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Journal Articles European Journal of Medical Genetics Year : 2016

Karyotype is not dead (yet)!


Background: While array-comparative genomic hybridization (a-CGH) and next-generation sequencing (NGS or exome) technologies have swiftly spread throughout the medical field, karyotype has gradually lost its leading role among genetic tests. Several international guidelines recommend starting with a-CGH screening then going on with exome analysis when investigating a patient with intellectual disability (ID) and no precise clinical diagnosis. A-CGH and whole exome sequencing increase etiologic diagnoses rate up to 30% in case of ID. However, physicians have to deal with the lack of qualitative information of the genome. Especially, exome and a-CGH analysis fail to detect chromosomal rearrangements because breakpoints are either located in introns or not associated with a gain or loss of genetic material. If these technologies cannot easily identify chromosomal translocations or inversions which sometimes split a gene, karyotype can. Discussion: For the 5 cases described, karyotype provided the right diagnosis for a Mendelian disease while molecular analysis remained unsuccessful. We conclude that when a Mendelian disease is strongly suggested clinically, if molecular analysis is normal, it could be very useful to carry out a karyotype in order to demonstrate a chromosomal rearrangement involving the targeted gene. If this gene is disrupted, the physician can confirm the suspected disease and give appropriate genetic counseling. Summary This article aims at keeping in mind that karyotype, this old-fashioned genetic tool, can still remain powerful and useful within some genetic issues. Even in this modern period of whole exome sequencing, young geneticists should know that karyotype remains a powerful and cheap technology, available throughout the world and can still do a lot for families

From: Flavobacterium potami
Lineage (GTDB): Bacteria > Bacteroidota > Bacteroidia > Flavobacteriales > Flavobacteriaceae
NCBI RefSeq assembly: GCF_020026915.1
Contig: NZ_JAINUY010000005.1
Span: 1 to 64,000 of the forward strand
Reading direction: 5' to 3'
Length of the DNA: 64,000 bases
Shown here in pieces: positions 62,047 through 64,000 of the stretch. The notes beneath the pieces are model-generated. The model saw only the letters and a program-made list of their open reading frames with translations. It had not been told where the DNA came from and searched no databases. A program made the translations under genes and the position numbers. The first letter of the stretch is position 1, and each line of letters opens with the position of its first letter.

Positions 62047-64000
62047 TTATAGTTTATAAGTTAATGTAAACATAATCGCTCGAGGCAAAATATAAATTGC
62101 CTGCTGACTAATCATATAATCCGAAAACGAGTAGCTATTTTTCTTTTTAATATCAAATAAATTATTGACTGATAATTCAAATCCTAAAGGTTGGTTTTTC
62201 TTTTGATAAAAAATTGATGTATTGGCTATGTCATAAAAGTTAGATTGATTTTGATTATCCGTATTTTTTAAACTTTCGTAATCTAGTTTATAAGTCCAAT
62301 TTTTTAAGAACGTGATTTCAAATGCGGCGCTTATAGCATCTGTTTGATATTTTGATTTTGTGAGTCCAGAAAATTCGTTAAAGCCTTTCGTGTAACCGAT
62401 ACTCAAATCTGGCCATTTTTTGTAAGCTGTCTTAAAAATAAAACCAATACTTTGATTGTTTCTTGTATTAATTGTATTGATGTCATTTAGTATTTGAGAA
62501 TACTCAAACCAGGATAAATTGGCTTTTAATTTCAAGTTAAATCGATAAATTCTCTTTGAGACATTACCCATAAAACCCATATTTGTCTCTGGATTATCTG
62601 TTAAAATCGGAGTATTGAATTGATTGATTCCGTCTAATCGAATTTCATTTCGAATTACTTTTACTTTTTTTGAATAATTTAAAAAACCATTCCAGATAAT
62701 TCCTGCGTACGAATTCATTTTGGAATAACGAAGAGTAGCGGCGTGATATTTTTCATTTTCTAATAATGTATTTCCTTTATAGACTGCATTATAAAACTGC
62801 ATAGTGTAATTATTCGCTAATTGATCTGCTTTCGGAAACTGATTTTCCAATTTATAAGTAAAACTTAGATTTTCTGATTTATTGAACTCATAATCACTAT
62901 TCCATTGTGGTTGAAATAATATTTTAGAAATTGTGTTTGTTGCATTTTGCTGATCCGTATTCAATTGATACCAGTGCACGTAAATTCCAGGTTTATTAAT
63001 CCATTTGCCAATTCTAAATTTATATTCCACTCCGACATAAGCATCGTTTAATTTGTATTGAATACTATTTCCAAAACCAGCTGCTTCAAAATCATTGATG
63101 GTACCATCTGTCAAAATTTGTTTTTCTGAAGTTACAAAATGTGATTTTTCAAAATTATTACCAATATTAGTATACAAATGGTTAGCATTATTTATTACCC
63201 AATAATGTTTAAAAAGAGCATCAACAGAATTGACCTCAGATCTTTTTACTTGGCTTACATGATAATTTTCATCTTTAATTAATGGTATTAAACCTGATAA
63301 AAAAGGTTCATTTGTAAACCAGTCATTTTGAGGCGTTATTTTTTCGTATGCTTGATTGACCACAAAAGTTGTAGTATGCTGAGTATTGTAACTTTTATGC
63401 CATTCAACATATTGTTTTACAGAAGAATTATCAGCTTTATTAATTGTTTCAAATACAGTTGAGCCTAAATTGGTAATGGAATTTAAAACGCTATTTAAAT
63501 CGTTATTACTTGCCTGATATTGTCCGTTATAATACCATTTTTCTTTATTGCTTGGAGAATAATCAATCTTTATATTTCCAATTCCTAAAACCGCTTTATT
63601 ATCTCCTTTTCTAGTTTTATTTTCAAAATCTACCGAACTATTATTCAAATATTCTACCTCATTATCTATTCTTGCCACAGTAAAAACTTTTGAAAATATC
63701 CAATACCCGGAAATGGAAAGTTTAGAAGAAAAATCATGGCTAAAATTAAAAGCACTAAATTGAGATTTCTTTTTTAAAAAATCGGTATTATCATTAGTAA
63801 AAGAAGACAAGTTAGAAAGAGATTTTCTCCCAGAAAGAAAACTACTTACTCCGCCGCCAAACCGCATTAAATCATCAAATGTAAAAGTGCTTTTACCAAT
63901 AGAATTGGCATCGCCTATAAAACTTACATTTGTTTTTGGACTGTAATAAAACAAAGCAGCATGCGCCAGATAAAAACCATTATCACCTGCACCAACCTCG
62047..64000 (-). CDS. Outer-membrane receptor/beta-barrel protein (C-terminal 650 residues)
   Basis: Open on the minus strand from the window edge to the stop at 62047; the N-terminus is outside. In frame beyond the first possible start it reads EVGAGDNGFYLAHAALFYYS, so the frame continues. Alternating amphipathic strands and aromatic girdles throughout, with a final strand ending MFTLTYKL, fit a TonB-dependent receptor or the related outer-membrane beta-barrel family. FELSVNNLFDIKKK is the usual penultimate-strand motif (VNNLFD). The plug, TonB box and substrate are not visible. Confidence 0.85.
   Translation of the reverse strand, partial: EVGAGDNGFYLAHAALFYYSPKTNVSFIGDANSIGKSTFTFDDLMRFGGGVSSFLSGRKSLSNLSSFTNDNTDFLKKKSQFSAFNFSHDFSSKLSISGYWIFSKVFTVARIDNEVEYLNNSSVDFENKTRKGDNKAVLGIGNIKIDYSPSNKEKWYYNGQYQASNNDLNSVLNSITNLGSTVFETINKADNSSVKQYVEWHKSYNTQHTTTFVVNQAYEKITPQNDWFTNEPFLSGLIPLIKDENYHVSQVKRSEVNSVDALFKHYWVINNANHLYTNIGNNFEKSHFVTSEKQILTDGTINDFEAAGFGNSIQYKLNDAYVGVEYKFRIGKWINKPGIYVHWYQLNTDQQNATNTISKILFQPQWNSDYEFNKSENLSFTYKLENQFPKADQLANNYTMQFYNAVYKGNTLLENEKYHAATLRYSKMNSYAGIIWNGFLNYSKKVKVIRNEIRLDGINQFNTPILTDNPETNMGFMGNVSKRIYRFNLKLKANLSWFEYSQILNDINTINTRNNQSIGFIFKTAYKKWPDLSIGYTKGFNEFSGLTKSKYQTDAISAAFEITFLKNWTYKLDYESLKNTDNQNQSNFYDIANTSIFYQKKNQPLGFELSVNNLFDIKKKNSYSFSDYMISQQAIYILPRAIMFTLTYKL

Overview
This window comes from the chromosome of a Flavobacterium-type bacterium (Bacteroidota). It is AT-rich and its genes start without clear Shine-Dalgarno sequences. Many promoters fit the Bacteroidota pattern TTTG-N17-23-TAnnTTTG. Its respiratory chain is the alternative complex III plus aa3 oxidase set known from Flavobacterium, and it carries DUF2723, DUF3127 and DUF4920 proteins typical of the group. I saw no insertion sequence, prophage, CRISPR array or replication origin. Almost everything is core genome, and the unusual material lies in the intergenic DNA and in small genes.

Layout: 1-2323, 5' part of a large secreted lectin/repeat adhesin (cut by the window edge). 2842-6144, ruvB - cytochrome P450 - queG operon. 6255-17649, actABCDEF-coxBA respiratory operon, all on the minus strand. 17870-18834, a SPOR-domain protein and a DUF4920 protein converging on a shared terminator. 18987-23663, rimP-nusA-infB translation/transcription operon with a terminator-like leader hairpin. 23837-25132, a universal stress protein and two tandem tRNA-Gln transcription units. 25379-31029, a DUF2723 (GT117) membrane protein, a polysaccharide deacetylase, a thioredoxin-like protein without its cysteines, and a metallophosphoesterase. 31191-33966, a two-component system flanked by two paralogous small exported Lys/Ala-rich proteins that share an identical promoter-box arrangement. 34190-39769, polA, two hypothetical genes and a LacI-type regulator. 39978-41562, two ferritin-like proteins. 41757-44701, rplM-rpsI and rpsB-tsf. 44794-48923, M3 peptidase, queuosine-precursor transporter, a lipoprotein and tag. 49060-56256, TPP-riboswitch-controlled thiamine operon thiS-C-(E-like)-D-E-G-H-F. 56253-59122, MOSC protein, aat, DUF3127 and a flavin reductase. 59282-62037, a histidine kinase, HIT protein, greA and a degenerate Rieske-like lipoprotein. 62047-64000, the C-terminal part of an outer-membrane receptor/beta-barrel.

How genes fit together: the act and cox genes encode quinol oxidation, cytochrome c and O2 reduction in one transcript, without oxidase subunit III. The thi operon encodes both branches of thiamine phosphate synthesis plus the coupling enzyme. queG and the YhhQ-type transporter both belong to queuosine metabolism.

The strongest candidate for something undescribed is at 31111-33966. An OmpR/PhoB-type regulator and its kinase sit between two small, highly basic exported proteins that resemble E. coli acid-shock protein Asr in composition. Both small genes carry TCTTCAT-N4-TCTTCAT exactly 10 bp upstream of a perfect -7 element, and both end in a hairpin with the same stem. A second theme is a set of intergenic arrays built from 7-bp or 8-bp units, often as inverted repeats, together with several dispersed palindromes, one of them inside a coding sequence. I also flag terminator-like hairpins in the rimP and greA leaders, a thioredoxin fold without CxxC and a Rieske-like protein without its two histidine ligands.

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hal-01243035 , version 1 (14-12-2015)



Laurent Pasquier, Mélanie Fradin, Elouan Chérot, Dominique Martin-Coignard, Estelle Colin, et al.. Karyotype is not dead (yet)!. European Journal of Medical Genetics, 2016, 59 (1), pp.11-15. ⟨10.1016/j.ejmg.2015.11.016⟩. ⟨hal-01243035⟩
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